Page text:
You're greeted by this steel rod screen as soon as you walk in the door of this midcentury modern house. Softer than a solid wall, the rods allow light to carry through beyond the foyer. The screen's box shelf holds keys and mail, while the two detached ottomans provide a place to take off your shoes. Design by Matthew Hufft, creative director, Hufft Projects, Kansas City, Missouri.
With inspirations as disparate as an English club chair and an American baseball mitt, the Eames Lounge Chair and Ottoman, designed in 1956 by Charles and Ray Eames, has nonetheless become a design classic. The duo creates instant Midcentury Modern cred in any setting, but looks particularly right when paired with other period-appropriate elements like the vertical wood paneling architect Mary Ann Schicketanz specified in the renovation of this Carmel, California home
This Spanish Modern house is home to a young family of four. The design is a graceful blend of Art Deco and midcentury styles, with fun pops of color that add life to the rooms. Here, in the living room, white space is just as important as the art pieces, helping to create a sense of peace as well as spotlighting special moments, like the niche above the fireplace.
`The dining set in this Midcentury Modern dining room was inherited by the homeowners who wished to have it included in the redesign of their home, so designers added some funky art an fun colors and textures to the space. Yellow modern art adds a cool pop of color to gray walls, and a modern chandelier is suspended above the table. To complete the space, new raw silk drapery was added to the windows to give the homeowners the option of privacy.
As seen on season 1 of Sarah Sees Potential, designer Sarah Richardson gave new life to an outdated fireplace by replacing the old brick surround with white marble and topping it with a solid mahogany floating ledge. A contemporary gold sunburst pops against the grasscloth wallpaper and is a bright contrast to the rooms darker-hued midcentury modern furnishings.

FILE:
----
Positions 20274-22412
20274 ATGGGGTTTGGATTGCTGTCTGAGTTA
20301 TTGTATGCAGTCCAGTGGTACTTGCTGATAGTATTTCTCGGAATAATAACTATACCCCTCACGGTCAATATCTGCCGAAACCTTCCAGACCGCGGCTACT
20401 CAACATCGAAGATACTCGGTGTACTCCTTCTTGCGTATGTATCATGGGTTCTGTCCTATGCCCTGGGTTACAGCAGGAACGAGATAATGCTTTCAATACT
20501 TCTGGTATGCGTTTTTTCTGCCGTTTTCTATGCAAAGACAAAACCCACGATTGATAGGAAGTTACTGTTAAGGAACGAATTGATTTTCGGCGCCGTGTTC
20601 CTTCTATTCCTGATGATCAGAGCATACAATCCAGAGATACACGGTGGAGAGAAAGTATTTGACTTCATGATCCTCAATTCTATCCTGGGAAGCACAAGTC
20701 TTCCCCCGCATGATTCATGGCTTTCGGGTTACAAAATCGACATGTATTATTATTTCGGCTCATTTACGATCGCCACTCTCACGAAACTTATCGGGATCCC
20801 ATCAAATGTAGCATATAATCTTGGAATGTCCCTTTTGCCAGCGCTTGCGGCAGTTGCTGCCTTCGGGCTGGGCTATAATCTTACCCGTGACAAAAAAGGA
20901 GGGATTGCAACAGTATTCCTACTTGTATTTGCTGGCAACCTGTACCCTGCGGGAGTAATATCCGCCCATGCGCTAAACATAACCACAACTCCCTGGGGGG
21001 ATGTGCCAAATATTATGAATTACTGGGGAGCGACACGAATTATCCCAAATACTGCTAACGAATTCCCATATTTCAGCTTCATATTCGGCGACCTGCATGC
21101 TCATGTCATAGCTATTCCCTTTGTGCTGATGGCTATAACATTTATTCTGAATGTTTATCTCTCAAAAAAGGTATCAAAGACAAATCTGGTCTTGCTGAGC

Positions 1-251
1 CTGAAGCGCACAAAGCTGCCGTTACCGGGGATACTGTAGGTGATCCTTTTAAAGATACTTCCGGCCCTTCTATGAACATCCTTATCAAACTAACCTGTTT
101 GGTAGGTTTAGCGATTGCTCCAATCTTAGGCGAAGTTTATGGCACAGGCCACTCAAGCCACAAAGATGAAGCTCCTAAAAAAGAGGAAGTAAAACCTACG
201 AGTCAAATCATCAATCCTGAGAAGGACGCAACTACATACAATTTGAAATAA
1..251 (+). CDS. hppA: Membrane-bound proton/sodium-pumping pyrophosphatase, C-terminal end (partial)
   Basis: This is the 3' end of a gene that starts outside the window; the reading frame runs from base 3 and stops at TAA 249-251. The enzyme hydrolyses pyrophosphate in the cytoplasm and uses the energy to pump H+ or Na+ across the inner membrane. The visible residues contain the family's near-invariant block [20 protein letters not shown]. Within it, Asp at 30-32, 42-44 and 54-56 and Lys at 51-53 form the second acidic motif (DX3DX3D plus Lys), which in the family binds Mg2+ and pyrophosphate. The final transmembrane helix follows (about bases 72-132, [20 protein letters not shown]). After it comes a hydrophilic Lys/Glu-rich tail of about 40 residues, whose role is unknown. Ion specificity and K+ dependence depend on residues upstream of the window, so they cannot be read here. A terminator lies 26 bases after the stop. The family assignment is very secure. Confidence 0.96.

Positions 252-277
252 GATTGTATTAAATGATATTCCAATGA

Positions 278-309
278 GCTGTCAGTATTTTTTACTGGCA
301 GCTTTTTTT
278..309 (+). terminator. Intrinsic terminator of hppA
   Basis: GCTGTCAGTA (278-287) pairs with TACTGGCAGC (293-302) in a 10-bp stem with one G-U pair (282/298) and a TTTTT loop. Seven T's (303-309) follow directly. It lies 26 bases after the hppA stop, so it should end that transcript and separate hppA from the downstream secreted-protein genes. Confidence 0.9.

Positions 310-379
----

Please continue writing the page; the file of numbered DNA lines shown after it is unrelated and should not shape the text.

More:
The sitting room in this Midcentury Modern home was designed to reflect the serenity of the pool area. The white walls, white furniture and lighted mirror wall work to reflect the natural light and view of the pool that floods the space through the windows and sliding glass doors that provide access to the outdoor entertainment space, while blue accent pieces highlight the blue of the pool and California sky.
The designers at Brio Interior Designs transformed a small, cluttered kitchen into a Midcentury masterpiece. Walls were demolished to create an open concept concept design throughout the house. Large bottom cabinets replaced the metal shelving the couple was using for storage, and their outdated appliances were replaced with state of the art stainless steel ones. Designers then added details that show off the couple's personality, such as the red patterned rug that adds a bit of flair, while modern light fixtures help the large windows over the countertop to provide light to the kitchen.
“I love mixing authentic midcentury pieces with reproductions to make a space feel fresh and not too much like a time capsule,” says designer Aletha VanderMaas. “The bold, blue sectional sofa and matching ottoman complement the orange brick wall, which is an original feature in this midcentury modern home. The vintage end tables that flank the sofa give the room a retro vibe—and were both Craigslist finds for less than $50 each. The assortment of graphic pillows makes the space feel more modern and not stuck in the 1960s. And the reproduction Sputnik light fixture is from Practical Props in Los Angeles, and is certainly the focal piece of the entire living room.”
StudioHue designed this contemporary nursery to grow with the child, but for now a sitting area with a comfortable midcentury modern chair and ottoman have been placed in the room for parent and baby's needs. The soft gray color will allow bolder colors to be introduced with furnishings, knickknacks and other decorative touches, such as the yellow accent table and wall stripe and lilac pillow and wall square. Who says every little girl needs to be in the pink?